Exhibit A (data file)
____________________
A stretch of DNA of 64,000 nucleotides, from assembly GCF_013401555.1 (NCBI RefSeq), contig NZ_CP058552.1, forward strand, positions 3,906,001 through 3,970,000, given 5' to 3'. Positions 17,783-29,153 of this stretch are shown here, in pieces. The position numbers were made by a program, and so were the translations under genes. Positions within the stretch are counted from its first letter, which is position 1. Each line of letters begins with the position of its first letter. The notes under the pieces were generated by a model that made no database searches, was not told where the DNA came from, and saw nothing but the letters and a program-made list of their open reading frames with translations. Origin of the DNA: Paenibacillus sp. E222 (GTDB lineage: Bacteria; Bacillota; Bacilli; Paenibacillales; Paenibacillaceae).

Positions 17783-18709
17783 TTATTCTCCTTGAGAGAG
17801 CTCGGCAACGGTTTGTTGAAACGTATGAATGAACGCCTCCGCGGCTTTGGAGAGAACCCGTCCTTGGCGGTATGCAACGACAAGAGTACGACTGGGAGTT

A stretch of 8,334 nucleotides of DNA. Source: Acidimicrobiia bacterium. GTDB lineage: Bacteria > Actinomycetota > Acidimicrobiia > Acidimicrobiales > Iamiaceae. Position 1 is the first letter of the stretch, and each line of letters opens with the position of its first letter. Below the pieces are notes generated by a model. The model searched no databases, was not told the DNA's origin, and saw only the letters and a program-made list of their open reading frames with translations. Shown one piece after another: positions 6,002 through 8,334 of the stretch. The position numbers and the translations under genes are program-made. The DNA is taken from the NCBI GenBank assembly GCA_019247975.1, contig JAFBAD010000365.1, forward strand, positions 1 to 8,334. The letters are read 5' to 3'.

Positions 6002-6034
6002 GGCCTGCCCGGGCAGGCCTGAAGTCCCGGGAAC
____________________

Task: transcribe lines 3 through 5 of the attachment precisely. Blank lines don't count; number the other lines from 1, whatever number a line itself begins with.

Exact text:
17783 TTATTCTCCTTGAGAGAG
17801 CTCGGCAACGGTTTGTTGAAACGTATGAATGAACGCCTCCGCGGCTTTGGAGAGAACCCGTCCTTGGCGGTATGCAACGACAAGAGTACGACTGGGAGTT

A stretch of 8,334 nucleotides of DNA. Source: Acidimicrobiia bacterium. GTDB lineage: Bacteria > Actinomycetota > Acidimicrobiia > Acidimicrobiales > Iamiaceae. Position 1 is the first letter of the stretch, and each line of letters opens with the position of its first letter. Below the pieces are notes generated by a model. The model searched no databases, was not told the DNA's origin, and saw only the letters and a program-made list of their open reading frames with translations. Shown one piece after another: positions 6,002 through 8,334 of the stretch. The position numbers and the translations under genes are program-made. The DNA is taken from the NCBI GenBank assembly GCA_019247975.1, contig JAFBAD010000365.1, forward strand, positions 1 to 8,334. The letters are read 5' to 3'.